NACUSO is on a mission to tell stories of collaboration, innovation and cooperation that not only strengthen the credit union movement but also are in the best interests of our members. We believe that we’re better together. We also know that the CUSO model has mitigated the need for many credit unions to merge by obtaining economies of scale and driving efficiencies. CUProdigy is a great example of helping credit unions with a quality cloud based core that is affordable. We heard about the tremendous cost savings and reached out to a recent convert, Roy MacKinnon, CEO of Edwards FCU.
Roy, first, tell me a little about your credit union.
Edwards FCU was founded in 1962 on Edwards AFB in California and was originally chartered to serve personnel on the base. Edwards FCU received a community charter shortly after 2000 as many military base credit unions did. Today, we serve all of the Antelope Valley, which is nicknamed Aerospace Valley because, in addition to the Air Force base, other major manufacturers are here like Lockheed, Northup Grumman and The Spaceship Company. We are proud to say that Edwards is the only locally born and raised credit union that’s still headquartered in the Antelope Valley.
How did you come to work at Edwards FCU?
I became the CEO of Edwards in May of 2016. Previously, I was with First Entertainment Credit Union for 25 years. This was my first CEO gig and I knew what I was walking into. I was handed a financial statement showing a $120K loss and 7.2% capital the first month. I immediately initiated a freeze on just about everything. By mid-year we were running at an annual loss of about $200K. By year-end, with a significant expense reduction and with the financial benefits of a PSCU conversion, we reduced our year-end loss to just $5,900.
I felt a missed opportunity existed, one that many credit unions encounter when they convert to a community charter – founding segments are ignored. In this case, it was the air base. I told the board that if they hired me, we would go back to our core, get our house in order, and then when we’re a little healthier we’ll go back to the community in a very disciplined way.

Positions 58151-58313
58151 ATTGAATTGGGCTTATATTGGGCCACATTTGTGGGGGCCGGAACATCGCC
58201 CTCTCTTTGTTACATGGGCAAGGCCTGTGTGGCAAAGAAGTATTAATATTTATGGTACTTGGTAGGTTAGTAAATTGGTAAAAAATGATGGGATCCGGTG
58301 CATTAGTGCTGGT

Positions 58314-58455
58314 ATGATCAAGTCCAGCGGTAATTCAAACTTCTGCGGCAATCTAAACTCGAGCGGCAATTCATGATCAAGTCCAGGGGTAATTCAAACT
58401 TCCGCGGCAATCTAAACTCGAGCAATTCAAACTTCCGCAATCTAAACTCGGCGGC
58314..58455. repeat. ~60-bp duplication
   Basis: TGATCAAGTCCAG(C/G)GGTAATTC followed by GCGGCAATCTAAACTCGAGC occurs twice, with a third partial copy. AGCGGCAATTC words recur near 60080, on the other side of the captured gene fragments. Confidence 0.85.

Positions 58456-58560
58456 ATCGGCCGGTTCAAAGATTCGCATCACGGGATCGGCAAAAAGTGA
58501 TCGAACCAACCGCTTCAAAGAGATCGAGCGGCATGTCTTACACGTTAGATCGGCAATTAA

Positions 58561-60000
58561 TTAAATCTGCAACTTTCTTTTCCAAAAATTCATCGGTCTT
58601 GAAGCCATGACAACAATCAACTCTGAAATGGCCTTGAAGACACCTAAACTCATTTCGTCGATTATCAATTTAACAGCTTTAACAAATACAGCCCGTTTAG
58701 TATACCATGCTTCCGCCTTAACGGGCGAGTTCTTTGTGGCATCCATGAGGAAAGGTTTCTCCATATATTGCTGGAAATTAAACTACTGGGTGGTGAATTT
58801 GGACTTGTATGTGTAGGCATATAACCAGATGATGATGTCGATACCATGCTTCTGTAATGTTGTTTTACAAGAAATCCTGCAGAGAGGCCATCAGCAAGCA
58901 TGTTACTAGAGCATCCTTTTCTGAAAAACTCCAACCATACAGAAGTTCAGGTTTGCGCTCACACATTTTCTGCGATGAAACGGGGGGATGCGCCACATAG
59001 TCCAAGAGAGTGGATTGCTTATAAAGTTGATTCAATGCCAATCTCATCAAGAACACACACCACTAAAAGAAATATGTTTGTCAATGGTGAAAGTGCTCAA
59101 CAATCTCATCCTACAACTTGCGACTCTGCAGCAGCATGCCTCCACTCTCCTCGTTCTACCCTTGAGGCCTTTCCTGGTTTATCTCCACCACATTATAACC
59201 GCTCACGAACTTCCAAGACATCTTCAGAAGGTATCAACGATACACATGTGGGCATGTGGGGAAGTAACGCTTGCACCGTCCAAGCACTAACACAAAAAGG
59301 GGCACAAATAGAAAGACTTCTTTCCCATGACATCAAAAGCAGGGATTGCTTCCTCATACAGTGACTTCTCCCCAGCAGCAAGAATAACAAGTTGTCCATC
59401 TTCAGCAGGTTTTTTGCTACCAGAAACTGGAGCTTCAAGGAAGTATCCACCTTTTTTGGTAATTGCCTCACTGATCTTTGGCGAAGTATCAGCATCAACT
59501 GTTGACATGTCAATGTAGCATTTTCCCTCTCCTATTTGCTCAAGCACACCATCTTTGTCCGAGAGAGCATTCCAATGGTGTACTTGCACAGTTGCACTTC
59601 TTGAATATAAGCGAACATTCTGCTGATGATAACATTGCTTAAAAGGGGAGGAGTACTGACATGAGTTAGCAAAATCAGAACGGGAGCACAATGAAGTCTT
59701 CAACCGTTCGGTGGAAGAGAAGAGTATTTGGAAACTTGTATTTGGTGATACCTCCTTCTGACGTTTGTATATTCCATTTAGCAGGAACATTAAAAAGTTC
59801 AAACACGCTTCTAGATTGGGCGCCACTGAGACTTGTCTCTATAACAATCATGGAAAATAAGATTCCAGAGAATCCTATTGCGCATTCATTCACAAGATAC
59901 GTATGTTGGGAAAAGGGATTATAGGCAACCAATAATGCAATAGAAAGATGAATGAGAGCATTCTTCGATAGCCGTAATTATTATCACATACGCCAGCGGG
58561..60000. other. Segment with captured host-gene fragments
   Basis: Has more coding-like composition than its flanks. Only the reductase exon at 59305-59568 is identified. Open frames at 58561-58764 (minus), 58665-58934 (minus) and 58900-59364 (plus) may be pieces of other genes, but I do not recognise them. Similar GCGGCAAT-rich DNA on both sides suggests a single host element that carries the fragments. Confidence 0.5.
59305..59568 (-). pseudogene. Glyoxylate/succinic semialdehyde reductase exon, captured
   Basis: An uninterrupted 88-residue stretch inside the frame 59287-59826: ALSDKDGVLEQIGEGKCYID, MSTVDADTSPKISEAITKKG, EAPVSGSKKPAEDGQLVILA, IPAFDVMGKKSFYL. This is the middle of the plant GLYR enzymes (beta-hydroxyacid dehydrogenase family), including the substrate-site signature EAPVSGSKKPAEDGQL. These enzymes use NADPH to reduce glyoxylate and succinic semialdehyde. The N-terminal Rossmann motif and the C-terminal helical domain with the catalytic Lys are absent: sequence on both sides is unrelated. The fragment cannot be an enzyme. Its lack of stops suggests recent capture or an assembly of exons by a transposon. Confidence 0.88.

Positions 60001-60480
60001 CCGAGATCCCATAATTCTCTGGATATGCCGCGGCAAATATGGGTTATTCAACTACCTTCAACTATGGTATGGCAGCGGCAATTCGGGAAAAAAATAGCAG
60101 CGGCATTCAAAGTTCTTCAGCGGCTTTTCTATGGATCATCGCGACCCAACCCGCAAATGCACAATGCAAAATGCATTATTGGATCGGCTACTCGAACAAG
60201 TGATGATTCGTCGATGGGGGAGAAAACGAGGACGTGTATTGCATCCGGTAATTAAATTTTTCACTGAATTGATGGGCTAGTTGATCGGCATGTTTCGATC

Speaking of “cores,” during this time I discovered how bad and antiquated our core system with Fiserv Summit was. It was coded in an era that I consider pre-digital, pre-internet, pre-mobile, even pre-GUI! The original core code was written in the 1970s. I knew I would have to replace the core but we were in a long-term contract.
When did you find out about CUProdigy?
Early this year I decided to start the search for a new core. We had a relationship with CUProdigy through their cloud managed services and we looked at other platforms like Correlation, which is a browser-based core like CUProdigy. Both have modern code and easy to navigate screens. Most people might not appreciate that but on our current system when a member wants to make a deposit it takes staff 9 different screens to process some transactions. One or even two click transactions are a revolution in our eyes. Data is what I want most from a core. But the men and women in the trenches, managing moments of truth, need a core that can provide good service to our members. CUProdigy provides that too.